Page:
That Rehnquist asked the most liberal member of the court, Justice John Paul Stevens, to write the main constitutional opinion of the year, saying no to the line-item veto on grounds of separation of powers, is not lost on court observers. With Rehnquist joining them less often, the conservative "revolution" of Justices Antonin Scalia and Clarence Thomas is in clear decline. The two justices increasingly seem isolated on the right, as in the twin 7-to-2 opinions on sexual harassment handed down Friday.
Even between themselves, these two members seem in flux. Since joining the court in 1992, Justice Thomas has never failed to join Justice Scalia in a 5-to-4 ruling. This year they disagreed four times. Thomas, moreover, in a case denying the government a right to excessive forfeiture of funds, for the first time wrote an opinion on the liberal side of the court - siding with Souter, Breyer, and Stevens.
Overall, the court is no longer moving in the direction Scalia, one of its most forceful and florid members, would like. Scalia's theoretical innovation, which had great impact in the 1980s, can be described as "textualism." Jurists are asked to look strictly at the "plain meaning" of a law or the Constitution - and avoid the temptation to interpret text based on "what one might think was the intent of members of Congress," as Scalia has put it.
Yet this term justices used a range of interpretive tools - history, language, purpose - to rule. For example, the two sex cases Friday rely on Title VII of the Civil Rights Act of 1964. The plain language of the act forbids discrimination, but says nothing about sexual harassment. Yet over time the meaning of Title VII has evolved to include gender issues. "A textualist might be surprised at how much this court is able to get out of Title VII," says Mr. Dorf.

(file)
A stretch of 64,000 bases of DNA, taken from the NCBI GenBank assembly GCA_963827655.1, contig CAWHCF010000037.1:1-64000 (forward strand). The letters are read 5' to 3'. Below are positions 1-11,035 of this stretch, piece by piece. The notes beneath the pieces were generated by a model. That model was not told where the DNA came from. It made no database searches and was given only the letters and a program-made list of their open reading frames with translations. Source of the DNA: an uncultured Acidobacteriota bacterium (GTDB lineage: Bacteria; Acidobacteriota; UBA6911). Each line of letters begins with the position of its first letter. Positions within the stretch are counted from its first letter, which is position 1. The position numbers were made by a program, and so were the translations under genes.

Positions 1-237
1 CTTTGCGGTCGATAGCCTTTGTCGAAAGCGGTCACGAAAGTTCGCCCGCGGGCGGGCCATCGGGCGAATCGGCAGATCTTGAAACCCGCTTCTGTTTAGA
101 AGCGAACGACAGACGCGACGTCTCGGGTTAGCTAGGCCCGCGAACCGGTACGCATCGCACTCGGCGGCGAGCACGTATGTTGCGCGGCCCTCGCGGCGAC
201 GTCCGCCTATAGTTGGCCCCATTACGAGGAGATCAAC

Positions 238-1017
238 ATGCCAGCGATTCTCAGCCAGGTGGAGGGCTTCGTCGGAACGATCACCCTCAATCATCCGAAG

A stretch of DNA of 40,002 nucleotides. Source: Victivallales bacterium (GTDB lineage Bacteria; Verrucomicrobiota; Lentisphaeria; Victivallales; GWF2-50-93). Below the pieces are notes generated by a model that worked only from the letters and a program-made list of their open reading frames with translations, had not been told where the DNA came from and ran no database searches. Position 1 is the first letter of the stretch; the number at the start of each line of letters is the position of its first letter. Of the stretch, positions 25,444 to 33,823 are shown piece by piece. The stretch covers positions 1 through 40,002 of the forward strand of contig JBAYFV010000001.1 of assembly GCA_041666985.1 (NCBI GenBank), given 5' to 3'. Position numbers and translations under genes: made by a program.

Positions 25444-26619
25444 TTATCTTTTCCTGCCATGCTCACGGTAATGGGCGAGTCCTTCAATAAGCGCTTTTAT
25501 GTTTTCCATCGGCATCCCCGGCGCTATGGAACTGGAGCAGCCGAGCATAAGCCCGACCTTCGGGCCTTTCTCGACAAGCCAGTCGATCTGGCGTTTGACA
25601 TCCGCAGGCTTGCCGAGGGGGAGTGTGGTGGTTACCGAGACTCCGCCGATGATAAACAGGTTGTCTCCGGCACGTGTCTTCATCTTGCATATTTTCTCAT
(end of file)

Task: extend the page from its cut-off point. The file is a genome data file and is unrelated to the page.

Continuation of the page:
"Rehnquist recognizes that Scalia is painting himself into a box," says David Cole of Georgetown University, who argued the NEA case before the court. "Rehnquist wants more freedom."
One of the more important signals of the court's direction may be buried in a decision on coal miners' medical rights, handed down in the last two days amid larger court pyrotechnics. In a concurrence to the ruling, Justice Kennedy concluded that the law the court struck down was a violation of due process. He argued that private property is not subject to regulation.
Like a guns-in-schools case three years ago (Lopez), and an Indian tribal dispute two years ago (Seminole), the rationale Kennedy employed leaps back over 60 years of court reasoning. The repudiation of the New Deal in the Lopez and Seminole rulings was met by dissents of great anguish and trepidation. If the Kennedy reasoning on substantive due process holds in the next few years, the court may have turned a corner on doctrine about individual rights and federal power.
Redefining sexual harassment
Friday's two rulings on sexual harassment will have significant impact in the workplace. In one case, a female lifeguard was harassed by a city-employee supervisor. In the other, a female employee in a private firm was harassed by her boss, though she did not suffer a loss of promotion. The court ruled in a new doctrine of "affirmative defense" that employers are protected from liability only if they can show they have set up comprehensive harassment policies. Harassed employees can now sue even if they don't suffer a "quid pro quo" loss of job or pay.